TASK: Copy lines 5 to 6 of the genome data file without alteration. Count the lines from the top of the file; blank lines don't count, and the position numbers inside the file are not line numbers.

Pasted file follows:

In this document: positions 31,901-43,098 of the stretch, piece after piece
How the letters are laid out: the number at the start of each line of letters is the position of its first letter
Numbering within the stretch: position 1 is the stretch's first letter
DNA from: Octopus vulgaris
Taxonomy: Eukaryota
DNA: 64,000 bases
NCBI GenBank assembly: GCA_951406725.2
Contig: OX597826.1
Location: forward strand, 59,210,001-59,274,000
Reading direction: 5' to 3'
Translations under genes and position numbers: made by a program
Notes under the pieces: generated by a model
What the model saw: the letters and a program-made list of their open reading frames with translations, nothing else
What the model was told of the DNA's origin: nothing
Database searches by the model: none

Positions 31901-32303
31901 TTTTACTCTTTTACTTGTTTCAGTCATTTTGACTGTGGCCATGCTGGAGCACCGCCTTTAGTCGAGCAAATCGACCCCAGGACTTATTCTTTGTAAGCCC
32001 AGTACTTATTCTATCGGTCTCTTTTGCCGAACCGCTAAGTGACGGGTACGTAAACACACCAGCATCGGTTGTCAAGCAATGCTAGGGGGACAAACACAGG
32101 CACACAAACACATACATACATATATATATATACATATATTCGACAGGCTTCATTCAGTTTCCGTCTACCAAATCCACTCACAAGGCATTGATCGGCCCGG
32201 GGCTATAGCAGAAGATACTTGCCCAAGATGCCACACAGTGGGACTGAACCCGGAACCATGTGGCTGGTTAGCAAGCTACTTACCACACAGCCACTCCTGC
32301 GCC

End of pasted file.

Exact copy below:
Taxonomy: Eukaryota
DNA: 64,000 bases